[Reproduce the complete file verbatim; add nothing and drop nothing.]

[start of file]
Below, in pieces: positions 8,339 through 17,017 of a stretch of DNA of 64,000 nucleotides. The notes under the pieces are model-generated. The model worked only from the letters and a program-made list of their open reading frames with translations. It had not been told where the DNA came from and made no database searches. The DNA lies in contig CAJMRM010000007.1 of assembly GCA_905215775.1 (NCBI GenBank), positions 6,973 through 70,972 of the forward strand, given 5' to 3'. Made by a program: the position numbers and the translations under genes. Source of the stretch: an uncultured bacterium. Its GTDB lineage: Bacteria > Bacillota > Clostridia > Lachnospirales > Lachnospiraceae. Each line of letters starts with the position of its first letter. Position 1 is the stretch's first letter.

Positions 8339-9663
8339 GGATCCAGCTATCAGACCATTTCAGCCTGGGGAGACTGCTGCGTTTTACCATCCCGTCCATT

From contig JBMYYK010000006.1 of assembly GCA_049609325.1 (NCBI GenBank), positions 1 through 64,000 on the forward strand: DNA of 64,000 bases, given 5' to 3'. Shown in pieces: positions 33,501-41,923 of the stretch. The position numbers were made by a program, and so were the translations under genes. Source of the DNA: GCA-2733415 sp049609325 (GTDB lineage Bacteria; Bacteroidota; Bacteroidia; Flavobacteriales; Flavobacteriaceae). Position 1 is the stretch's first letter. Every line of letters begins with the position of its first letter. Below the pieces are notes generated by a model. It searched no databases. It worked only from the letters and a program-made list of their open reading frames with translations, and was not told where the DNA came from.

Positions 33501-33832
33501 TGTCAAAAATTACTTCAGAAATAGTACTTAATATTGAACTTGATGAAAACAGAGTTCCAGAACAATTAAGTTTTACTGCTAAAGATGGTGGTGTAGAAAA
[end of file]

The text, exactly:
Below, in pieces: positions 8,339 through 17,017 of a stretch of DNA of 64,000 nucleotides. The notes under the pieces are model-generated. The model worked only from the letters and a program-made list of their open reading frames with translations. It had not been told where the DNA came from and made no database searches. The DNA lies in contig CAJMRM010000007.1 of assembly GCA_905215775.1 (NCBI GenBank), positions 6,973 through 70,972 of the forward strand, given 5' to 3'. Made by a program: the position numbers and the translations under genes. Source of the stretch: an uncultured bacterium. Its GTDB lineage: Bacteria > Bacillota > Clostridia > Lachnospirales > Lachnospiraceae. Each line of letters starts with the position of its first letter. Position 1 is the stretch's first letter.

Positions 8339-9663
8339 GGATCCAGCTATCAGACCATTTCAGCCTGGGGAGACTGCTGCGTTTTACCATCCCGTCCATT

From contig JBMYYK010000006.1 of assembly GCA_049609325.1 (NCBI GenBank), positions 1 through 64,000 on the forward strand: DNA of 64,000 bases, given 5' to 3'. Shown in pieces: positions 33,501-41,923 of the stretch. The position numbers were made by a program, and so were the translations under genes. Source of the DNA: GCA-2733415 sp049609325 (GTDB lineage Bacteria; Bacteroidota; Bacteroidia; Flavobacteriales; Flavobacteriaceae). Position 1 is the stretch's first letter. Every line of letters begins with the position of its first letter. Below the pieces are notes generated by a model. It searched no databases. It worked only from the letters and a program-made list of their open reading frames with translations, and was not told where the DNA came from.

Positions 33501-33832
33501 TGTCAAAAATTACTTCAGAAATAGTACTTAATATTGAACTTGATGAAAACAGAGTTCCAGAACAATTAAGTTTTACTGCTAAAGATGGTGGTGTAGAAAA